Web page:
2 - Twin 40MM gun mounts w/Mk. 51 directors
    4 - Single 40MM gun mounts
    12 single 20MM gun mounts
    Fuel Capacity
    Diesel 4,300 Bbls
    two General Motors 12-567A, 900hp Diesel engines
    single Falk Main Reduction Gears
    three Diesel-drive 100Kw 230V D.C. Ship's Service Generators
    two propellers, 1,700shp
    twin rudders

    Click On Image
    For Full Size Image
    Size Image Description Source
    LST-355 33k USS LST-355 unloading trucks while high and dry on the beach at Normandy, circa June 1944. Al Cadaret for his father LT. Albert J. Cadaret, USN, CO USS LST-355
    LST-355 27k USS LST-355 underway in heavy weather, date unknown. Al Cadaret for his father LT. Albert J. Cadaret, USN, CO USS LST-355
    LST-355 56k USS LST-355 and another LST (LST-355 is the closer of the two) on the beach at Normandy along with numerous other ships and landing craft, June 1944. Al Cadaret for his father LT. Albert J. Cadaret, USN, CO USS LST-355
    LCI(L)-416 114k USS LST-355 lays to seaward of the sunken USS LCI(L)-416 off Omaha Beach amidst reinforcement and cleanup activities on 7 June 1944. In the lower right corner are LCT(6)-637 and an unidentified LCT. US National Archives photo from the USS Landing Craft Infantry National Association 2006 calendar. (Note this is a cropped image of photo #3) Ardie Hunt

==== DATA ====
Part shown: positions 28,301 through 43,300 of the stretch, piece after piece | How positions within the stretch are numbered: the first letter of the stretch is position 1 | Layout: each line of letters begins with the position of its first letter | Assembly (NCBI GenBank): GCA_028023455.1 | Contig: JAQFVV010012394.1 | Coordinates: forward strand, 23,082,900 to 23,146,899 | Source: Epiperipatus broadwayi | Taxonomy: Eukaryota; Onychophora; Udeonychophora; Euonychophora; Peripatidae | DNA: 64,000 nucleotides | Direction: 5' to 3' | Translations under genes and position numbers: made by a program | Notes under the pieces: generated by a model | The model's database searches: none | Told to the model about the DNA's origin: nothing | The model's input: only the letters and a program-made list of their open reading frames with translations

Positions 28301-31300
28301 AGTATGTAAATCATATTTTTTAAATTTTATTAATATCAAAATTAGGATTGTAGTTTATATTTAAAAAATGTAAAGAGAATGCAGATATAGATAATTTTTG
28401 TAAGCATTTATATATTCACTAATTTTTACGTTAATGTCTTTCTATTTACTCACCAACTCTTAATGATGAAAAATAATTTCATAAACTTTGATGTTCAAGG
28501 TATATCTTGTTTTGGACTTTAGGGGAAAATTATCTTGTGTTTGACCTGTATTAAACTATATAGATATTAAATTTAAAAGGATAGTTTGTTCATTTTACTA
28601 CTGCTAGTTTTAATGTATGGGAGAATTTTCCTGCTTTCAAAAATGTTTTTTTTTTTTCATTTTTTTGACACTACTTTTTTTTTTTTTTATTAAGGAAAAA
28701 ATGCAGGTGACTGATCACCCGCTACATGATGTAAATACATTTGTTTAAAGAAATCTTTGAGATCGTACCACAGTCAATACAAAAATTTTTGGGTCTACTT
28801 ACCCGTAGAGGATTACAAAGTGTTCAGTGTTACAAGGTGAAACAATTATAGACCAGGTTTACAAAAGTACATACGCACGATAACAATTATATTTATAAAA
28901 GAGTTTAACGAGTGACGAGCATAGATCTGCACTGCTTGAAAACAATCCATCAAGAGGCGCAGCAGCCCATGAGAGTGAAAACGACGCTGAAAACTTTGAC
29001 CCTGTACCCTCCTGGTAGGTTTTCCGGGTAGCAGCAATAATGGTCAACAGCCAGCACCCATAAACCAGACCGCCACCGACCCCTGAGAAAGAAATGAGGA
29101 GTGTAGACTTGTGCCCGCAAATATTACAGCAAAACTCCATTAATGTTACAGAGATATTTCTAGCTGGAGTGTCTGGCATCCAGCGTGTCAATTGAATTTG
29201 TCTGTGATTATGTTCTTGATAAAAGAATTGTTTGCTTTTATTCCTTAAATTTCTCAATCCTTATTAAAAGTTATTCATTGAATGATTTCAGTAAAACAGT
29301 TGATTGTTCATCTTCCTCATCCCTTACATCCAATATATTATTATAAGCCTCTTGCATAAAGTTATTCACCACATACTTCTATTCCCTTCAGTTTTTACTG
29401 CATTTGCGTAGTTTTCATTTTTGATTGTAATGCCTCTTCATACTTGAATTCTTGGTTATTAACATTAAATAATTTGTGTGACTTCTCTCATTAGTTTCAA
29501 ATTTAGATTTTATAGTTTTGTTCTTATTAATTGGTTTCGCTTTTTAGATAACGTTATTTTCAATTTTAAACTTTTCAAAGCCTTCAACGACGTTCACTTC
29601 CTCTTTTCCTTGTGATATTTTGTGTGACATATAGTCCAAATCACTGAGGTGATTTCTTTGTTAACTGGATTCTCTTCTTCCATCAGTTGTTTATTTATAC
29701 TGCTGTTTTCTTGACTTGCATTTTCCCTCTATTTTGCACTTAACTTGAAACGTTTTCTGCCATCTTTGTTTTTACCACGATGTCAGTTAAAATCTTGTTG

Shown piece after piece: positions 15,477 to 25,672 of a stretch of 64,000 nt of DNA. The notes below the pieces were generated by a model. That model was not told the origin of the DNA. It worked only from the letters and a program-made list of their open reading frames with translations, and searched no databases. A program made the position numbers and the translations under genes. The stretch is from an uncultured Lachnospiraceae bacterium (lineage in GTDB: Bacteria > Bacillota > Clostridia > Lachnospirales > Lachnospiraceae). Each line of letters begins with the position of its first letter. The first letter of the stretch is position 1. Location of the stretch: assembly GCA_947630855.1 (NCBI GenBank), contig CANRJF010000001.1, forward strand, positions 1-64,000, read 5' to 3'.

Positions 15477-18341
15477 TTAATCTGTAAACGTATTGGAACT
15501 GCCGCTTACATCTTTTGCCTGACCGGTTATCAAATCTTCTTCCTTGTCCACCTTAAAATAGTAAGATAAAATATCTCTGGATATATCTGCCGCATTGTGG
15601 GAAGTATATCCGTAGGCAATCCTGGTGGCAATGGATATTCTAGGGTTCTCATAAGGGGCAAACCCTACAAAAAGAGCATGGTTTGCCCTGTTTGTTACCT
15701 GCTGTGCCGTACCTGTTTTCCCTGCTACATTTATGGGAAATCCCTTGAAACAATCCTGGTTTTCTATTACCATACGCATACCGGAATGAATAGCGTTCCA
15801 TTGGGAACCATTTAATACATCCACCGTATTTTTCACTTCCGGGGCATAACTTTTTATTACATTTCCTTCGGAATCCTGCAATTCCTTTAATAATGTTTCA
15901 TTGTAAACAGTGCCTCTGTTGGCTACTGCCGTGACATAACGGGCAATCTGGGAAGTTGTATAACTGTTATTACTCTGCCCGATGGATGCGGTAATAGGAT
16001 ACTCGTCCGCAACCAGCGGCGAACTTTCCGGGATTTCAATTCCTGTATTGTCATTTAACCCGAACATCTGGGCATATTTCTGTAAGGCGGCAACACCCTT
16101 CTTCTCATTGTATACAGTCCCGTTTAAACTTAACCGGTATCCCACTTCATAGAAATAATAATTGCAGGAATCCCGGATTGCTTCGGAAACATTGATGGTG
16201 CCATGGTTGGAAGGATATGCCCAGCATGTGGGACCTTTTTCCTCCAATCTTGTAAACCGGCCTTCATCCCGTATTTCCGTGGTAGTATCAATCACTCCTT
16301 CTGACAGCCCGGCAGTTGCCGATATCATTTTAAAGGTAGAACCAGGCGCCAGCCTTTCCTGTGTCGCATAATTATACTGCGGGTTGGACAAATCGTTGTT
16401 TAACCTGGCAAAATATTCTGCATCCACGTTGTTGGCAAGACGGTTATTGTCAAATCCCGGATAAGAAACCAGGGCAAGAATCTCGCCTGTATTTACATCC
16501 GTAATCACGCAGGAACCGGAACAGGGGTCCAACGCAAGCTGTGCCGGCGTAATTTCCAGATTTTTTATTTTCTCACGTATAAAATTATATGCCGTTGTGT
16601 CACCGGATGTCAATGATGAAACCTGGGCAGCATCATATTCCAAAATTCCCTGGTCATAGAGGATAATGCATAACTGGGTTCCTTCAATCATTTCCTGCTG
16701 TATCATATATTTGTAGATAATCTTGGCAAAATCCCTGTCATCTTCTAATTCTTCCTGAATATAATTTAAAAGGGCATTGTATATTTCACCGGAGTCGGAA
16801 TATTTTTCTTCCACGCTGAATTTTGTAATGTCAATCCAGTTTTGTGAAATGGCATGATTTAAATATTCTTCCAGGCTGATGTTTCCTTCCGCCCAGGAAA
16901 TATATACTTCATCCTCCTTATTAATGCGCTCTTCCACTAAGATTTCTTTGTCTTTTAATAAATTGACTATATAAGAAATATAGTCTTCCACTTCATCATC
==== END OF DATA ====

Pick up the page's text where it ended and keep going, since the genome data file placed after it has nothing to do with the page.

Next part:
LST-355 155k Scene on a Gushikawa beach, shortly after a large ammunition explosion wrecked LCT-560 and damaged several other ships, on January 2, 1946. Ships landing on beach are (from left to right):
    USS LST-355,
    USS LST-783,
    LCT(5)LCT 141,
    LCT(6)LCT-560 (destroyed),
    LCT(6)LCT-891, and
    LCT(6)LCT-785. Offshore is
    USS LST-920, which had been beached between the other two LSTs at the time of the explosion.
    US Naval History and Heritage Command photo # NH 76149. Courtesy of Lieutenant Commander Frank L. Howard (Ret.)
    US Naval History and Heritage Command

    USS LST-355
    Dictionary of American Naval Fighting Ships (DANFS)
    USS LST-355 Official US Navy History

    Commanding Officers
    01LT. Knipe Jr., Norman L., USNR22 December 1942 - July 1943
    02LT. Cadaret, Albert J., USNJuly 1943 - 13 March 1945
    03LT. Rankin Jr.,E. L., USNR13 March 1945 - 5 November 1945
    04LT. Kelley, John J., USNR5 November 1945 - 6 March 1946

    Crew Contact And Reunion Information
    U.S. Navy Memorial Foundation - Navy Log

    Additional Resources and Web Sites of Interest
    Letter from David H. Clement Capt. MC. US Army, Ship’s Surgeon during battle for Salerno
    The USS LST Ship Memorial
    LST Home Port
    State LST Chapters
    United States LST Association
    Back to the Navsource Photo Archives Main Page Back To The Amphibious Ship Type Index Back To The Tank Landing Ship (LST) Photo Index
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    This page is created by David W. Almond and maintained by Gary P. Priolo
    All pages copyright NavSource Naval History
    Last Updated 16 June 2017